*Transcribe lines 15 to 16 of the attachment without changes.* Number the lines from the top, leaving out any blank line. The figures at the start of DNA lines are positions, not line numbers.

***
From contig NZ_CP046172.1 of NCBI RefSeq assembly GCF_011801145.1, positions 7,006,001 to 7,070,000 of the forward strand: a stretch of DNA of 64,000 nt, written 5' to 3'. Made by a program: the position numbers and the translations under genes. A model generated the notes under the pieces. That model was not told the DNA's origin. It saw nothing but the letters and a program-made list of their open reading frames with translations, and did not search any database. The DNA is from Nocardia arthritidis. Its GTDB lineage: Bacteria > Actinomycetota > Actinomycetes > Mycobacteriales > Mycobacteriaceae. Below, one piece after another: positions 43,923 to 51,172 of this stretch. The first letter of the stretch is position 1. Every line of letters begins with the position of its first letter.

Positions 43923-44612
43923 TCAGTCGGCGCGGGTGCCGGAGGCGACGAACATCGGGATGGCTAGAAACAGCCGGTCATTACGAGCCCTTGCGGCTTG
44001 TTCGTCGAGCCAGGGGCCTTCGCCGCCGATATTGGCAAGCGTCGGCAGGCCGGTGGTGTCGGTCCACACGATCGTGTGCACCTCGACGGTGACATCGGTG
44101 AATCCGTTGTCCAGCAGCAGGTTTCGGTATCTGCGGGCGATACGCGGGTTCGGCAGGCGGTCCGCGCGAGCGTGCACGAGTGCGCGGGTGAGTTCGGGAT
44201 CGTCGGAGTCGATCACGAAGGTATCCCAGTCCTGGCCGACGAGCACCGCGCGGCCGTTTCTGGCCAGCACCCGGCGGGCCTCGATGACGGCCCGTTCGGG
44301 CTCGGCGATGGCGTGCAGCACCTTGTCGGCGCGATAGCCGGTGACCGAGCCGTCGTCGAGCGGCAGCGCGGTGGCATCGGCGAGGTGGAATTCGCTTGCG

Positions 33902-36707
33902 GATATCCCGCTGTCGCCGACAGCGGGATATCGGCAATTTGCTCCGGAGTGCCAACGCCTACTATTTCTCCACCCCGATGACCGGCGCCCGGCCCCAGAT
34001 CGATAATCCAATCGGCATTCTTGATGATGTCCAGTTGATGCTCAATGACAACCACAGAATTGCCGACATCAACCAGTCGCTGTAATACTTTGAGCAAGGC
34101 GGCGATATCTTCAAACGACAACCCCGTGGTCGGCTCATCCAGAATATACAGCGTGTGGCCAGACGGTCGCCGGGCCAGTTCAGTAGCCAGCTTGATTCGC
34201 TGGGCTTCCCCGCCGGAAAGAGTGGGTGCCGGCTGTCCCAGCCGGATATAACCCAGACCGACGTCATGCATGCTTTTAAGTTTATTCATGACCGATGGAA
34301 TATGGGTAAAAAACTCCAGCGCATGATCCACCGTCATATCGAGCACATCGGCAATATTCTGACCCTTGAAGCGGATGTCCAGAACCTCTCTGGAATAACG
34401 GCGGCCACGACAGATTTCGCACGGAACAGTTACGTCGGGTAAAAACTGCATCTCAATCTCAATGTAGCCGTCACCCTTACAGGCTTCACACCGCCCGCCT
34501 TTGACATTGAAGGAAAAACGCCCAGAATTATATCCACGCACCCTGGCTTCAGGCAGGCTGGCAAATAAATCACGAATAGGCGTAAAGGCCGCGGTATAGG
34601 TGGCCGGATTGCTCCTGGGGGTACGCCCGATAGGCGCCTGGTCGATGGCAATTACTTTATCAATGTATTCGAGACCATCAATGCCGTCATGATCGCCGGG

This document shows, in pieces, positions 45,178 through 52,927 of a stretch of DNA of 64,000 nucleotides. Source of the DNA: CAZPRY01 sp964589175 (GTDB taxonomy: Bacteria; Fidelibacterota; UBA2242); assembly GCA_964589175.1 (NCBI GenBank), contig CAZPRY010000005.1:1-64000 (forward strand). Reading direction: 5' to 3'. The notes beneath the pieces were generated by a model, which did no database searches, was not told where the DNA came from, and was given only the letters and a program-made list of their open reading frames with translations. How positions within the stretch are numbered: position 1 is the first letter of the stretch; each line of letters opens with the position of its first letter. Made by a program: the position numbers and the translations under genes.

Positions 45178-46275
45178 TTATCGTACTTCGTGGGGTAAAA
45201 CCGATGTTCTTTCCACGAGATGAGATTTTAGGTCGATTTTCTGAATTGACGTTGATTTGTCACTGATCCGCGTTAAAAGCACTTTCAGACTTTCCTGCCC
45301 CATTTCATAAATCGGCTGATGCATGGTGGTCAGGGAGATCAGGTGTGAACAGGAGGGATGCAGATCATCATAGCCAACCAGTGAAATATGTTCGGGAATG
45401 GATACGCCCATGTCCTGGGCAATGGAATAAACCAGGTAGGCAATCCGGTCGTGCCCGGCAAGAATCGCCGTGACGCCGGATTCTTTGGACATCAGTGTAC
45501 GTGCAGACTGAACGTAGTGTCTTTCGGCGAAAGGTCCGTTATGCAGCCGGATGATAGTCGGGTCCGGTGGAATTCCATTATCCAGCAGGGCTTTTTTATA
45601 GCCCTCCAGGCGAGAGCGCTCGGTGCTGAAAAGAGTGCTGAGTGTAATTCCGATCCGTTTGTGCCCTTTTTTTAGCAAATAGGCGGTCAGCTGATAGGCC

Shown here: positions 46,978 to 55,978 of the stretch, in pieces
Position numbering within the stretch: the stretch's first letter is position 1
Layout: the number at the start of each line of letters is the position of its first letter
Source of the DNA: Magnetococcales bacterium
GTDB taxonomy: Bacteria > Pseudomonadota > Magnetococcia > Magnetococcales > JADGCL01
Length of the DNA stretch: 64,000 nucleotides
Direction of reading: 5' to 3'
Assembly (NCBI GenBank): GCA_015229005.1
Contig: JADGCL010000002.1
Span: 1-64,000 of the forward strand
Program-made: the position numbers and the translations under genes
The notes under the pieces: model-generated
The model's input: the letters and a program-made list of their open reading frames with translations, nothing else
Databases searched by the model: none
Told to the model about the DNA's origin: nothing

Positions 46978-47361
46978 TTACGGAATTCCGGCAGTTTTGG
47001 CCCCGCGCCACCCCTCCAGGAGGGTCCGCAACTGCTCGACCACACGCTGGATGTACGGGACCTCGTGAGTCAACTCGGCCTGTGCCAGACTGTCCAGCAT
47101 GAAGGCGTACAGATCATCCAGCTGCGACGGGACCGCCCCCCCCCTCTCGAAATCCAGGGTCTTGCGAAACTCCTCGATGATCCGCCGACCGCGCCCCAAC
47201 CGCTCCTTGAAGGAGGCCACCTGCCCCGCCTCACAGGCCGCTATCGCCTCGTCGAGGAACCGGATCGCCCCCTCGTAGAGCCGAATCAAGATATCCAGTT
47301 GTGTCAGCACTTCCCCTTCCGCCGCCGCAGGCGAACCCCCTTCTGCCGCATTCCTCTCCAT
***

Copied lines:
34501 TTGACATTGAAGGAAAAACGCCCAGAATTATATCCACGCACCCTGGCTTCAGGCAGGCTGGCAAATAAATCACGAATAGGCGTAAAGGCCGCGGTATAGG
34601 TGGCCGGATTGCTCCTGGGGGTACGCCCGATAGGCGCCTGGTCGATGGCAATTACTTTATCAATGTATTCGAGACCATCAATGCCGTCATGATCGCCGGG